I can’t see Labour picking up any seats in Wales, though I think they will hold Cardiff Central and might have some chance still in likes of Alyn and Deeside and Delyn.

  37. I thought that

  38. And apologies to you on Derby North. Subsequent developments show that you may well be right about that.

  39. ”And apologies to you on Derby North. Subsequent developments show that you may well be right about that.”

    At the moment it doesn’t look likely the Tories still comfortably have a double digit lead in national polling. If it comes down further then yes but not at the present time.

  40. I cant see this being gained by Labour despite the current You Gov Poll. I still think it be close to the doomsday situation for Labour in the election.

  41. I can see it being gained by Labour. Wales is Wales not England, Lab are recovering there and there is not a small amount of disquiet about the incumbents relish for fracking in the local area. And the Green party are stepping aside: “A press release from the Gower Green Party and seen by The Canary stated:

    ‘The sitting MP in Gower, Byron Davies, has an abhorrent voting record in Parliament. Whether it is cutting payments to the disabled, allowing the privatisation of the NHS, voting against Wales to receive the same level of funding it would have had in the EU, or voting to allow fracking to devastate vast swathes of his own constituency, Byron has done it all. It is almost unthinkable that a sitting MP would vote to potentially poison surface and groundwater supplies in his own constituency particularly in an Area of Outstanding Natural Beauty. This is a move which could obliterate the local Tourism, cockle and agricultural industries whilst seeing house prices in the area plummet.'” The Canary 12th May

  42. The Canary would call every Tory in parliament “abhorrent”, and most sitting Labour MPs as well.

    That press release means bugger all in terms of how people will vote.

  43. While I tend to think current events will peel Labor’s gains back slightly in Wales and in the UK more generally, It’s definitely now a live possibility that Labour will win back this seat.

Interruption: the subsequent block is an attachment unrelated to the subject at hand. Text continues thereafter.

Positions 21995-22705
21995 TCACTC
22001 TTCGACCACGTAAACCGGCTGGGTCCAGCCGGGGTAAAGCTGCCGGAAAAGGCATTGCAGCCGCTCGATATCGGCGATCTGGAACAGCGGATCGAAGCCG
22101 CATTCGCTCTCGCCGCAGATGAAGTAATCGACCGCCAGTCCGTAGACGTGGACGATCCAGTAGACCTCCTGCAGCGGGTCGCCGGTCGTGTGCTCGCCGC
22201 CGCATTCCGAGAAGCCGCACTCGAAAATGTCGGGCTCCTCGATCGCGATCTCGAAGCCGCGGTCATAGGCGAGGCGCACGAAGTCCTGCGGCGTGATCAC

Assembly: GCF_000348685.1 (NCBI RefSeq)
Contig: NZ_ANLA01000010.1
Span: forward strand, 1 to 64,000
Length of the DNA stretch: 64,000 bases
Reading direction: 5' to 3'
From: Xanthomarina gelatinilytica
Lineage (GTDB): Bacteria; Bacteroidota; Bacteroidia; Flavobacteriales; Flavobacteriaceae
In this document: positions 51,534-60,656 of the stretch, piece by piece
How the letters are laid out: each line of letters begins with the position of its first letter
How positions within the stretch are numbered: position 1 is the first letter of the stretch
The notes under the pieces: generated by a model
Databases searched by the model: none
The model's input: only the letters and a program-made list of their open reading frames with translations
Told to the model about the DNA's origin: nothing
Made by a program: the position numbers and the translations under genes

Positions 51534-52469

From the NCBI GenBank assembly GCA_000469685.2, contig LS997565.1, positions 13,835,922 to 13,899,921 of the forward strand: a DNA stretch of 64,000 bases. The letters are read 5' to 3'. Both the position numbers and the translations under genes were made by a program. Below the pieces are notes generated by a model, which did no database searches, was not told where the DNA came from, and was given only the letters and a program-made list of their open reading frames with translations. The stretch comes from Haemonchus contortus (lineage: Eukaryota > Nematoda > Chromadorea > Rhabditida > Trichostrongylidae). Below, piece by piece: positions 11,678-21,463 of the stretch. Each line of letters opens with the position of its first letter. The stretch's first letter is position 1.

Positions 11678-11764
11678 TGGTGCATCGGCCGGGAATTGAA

44. I feel it should be a CON hold – they achieved a good swing here in the Assembly election and, contrary to Alex F’s post, I think Byron Davies is the kind of candidate likely to get a good first-time incumbency boost.

    Having said that if the last Wales poll is correct and there is basically no swing between CON and LAB it is quite conceivable that LAB could gain this (and perhaps even Cardiff North?) whilst losing the likes of Wrexham and Clwyd South.

  45. @Plopwellian Tory

    Because those seats have a lot more UKIP votes. And in the case of Wrexham there isn’t even a UKIP candidate. If the Cons are getting a considerable swing there, which seems pretty inevitable, then if that poll is right it would imply a swing in the other direction in some seats.

  46. Most likely a Conservative hold with an increased majority but Labour’s victory here at the last Welsh Assembly elections will give Labour an outside chance.

  47. As well as the fracking proposals, Mr Davies did not impress friends of mine who are constituents, with his apparent indifference to plans to convert farmland to a housing estate in Pontarddulais. He doesn’t seem to be battling for his electorate in the way more astute colleagues would. With that, I would disagree with Jack Sheldon and expect him to get a below par incumbency boost. While he will gain more votes from UKIP than Labour will from the Greens, it still looks like it will be tight here, anything from a CON hold with about 1000 majority to a Labour gain.

  48. I remember reading in some newspaper recently that despite the Tories’ Wales woes, they’re confident of holding this seat, if only narrowly. That said, if Labour are to gain seats, this is very high up on their list. Personally, I think Labour will win here unless the Tories recover some ground in Wales which is entirely possible (although I don’t see them going back to anything like a 10 point lead).